Colorful market stalls offer ceramic pots, bread, vegetables and mementos to the visitor. To help resist the winter cold, don't miss the Glühwein stand. The bustle starts early in the morning and hundreds of visitors from home and abroad stream through the town. This is the day when cheese, cheesecake, onion cakes and onion soup are on offer in all the restaurants, giving off a spicy aroma. Younger visitors scatter confetti in the streets, and have fun at the fairground.
Modern Myth and Ancient Fact
Shortly before five o’clock on the afternoon of 14th May, 1405, fire broke out in Bern’s Brunngasse. Within the space of a few minutes, fanned by a strong wind, the flames had spread across to the opposite bank of the Aare river. In neighbouring towns collected money and sent helpers. Most admirably of all, over a period of two months the citizens of Fribourg, led by their alderman N. Gambach, helped clear away the debris and displayed great honesty by handing in all items found in the process.
At this point the tale audaciously takes on mythical proportions, as first told around 60 years ago in the schoolrooms of the City of Bern. According to this version, as an expression of their gratitude, the Bernese granted the citizens first Zibelemärit was held in 1406. Yet in the chronicles of Conrad Justinger, who was witness to the fire, there is no mention of this grant to sell onions. Indeeed, it would have been a poor expression of thanks! Just where the hundreds of Fribourg helpers, all city-dweller, supposed to get hold of onions for an annual market? At that time, there was no extensive growing of one particular crop in the region. Moreover, the Bernese grew vegetables themselves behind their houses. And if the yield was insufficient, they could always buy onion at the weekly market in the Zibelegässli (Onion Lane).
The Zibelemärit actually began much later. In the 18th century, farmers’ wives brought the vegetables they had cultivated on Mont Vully above Lake Murten to markets in Fribourg, Murten and Neuchâtel. Around 1850, at first almost unnoticed, these so-called "marmettes", began to turn up in Bern on the first day of the city’s ancient two-week Martinmas Fairs, selling primarily onions but also endives, leek, celeriac and black sasify, nuts, chestnuts and fruit. Thanks to the excellent quality of the produce and the cheerful, friendly demeanour of the farmers’ wives who sold it, the new vegetable market rapidly blossomed until, as early as 1860, newspapers were proclaiming the Zibelemärit as the "traditional" start of the Martinmas Fair.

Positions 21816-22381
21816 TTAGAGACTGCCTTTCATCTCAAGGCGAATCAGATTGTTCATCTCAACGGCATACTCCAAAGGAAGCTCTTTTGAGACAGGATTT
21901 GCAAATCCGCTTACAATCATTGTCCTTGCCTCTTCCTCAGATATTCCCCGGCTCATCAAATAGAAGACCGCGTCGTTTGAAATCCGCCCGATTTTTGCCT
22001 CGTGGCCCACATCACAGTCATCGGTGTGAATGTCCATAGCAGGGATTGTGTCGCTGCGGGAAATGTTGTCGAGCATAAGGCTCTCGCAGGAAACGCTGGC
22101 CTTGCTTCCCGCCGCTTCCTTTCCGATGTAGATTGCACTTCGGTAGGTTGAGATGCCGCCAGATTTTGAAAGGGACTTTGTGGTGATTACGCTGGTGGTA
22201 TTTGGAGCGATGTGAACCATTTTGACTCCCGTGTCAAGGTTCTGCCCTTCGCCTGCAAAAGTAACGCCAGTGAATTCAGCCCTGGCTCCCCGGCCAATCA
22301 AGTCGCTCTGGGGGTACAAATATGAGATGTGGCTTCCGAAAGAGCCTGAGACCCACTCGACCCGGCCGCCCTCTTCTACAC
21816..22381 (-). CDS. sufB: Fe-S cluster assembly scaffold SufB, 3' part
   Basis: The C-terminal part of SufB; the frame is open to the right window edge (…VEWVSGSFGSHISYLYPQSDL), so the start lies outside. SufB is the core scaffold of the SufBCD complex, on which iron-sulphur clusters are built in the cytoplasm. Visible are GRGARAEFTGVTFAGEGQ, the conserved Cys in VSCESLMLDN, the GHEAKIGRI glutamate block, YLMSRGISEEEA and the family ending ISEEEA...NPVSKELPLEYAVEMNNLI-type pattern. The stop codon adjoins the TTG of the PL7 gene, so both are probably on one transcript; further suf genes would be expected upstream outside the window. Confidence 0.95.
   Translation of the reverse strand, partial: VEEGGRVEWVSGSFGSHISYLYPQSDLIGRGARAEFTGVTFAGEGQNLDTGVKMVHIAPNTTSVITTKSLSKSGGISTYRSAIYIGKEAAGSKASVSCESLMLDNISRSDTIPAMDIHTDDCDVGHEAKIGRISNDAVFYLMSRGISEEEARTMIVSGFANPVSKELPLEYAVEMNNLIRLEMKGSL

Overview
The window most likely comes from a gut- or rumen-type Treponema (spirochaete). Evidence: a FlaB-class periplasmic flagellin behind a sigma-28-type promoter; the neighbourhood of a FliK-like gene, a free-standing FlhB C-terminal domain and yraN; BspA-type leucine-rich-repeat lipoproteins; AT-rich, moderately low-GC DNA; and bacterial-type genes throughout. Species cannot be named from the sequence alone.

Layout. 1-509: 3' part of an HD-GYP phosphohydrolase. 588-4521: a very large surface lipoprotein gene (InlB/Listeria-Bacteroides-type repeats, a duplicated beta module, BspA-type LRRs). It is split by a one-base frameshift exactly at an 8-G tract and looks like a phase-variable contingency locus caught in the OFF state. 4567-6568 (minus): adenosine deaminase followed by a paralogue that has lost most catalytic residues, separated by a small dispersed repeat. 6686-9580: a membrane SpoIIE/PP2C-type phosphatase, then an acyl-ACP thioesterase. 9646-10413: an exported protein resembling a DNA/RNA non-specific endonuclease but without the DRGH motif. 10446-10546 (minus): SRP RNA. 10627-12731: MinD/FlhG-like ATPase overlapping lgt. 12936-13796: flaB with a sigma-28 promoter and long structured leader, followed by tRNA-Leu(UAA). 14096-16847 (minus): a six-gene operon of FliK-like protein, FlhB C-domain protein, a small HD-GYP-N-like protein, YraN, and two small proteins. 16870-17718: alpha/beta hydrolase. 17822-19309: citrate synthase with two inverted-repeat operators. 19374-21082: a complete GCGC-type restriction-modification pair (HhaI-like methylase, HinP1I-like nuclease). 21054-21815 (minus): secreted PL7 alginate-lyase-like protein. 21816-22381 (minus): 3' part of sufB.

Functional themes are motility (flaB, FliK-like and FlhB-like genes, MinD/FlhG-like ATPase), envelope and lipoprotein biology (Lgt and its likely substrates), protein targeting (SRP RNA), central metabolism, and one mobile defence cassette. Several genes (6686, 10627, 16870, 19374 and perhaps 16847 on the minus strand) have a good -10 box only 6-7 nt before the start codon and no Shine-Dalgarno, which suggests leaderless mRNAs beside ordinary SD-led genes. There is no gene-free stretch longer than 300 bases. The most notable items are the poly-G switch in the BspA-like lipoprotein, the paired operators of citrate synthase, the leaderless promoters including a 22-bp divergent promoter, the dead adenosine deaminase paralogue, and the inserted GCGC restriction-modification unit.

So the establishment of the Zibelemärit was linked to the much older Martinmas Fair. And how did the Fair itself originate? Since the late Middle Ages - long before the fire of 1405 - citizens of Bern and other residents of Switzerland’s southern German-speaking regions had celebrated the changeover from the summer half-year to the winter half-year on Martinmas or St. Martins’s Day, with festive meals, processions and torchlit parades in which the younger citizens played a noisy and enthusiastic part. The festival was accompanied by a busy weekly market which mainly sold goods for the coming winter and, due to its various attractions, gradually grew in popularity until in 1439 the authorities officially declared a levy-free Martinmas Fair to last several days. Bern was also granted an Easter Fair in the same year.
In the course of the present century, large department stores have gradually superseded these traditional market fairs. The Easter Fair disappeared after the Second World War, and only the first day of the Martinmas Fair (the fourth Monday in November) is still celebrated - with the Zibelemärit. However, some medieval Martinmas customs survive to this day: notably the festive meals featuring cheese and onion pies, and the wild antics of the younger population in Spitalgasse. Only the torchlit parades have disappeared. Moreover, the two-week annual market at Easter and Martinmas are still a lively tradition.
Date: On the fourth Monday every November
Locality: Old Town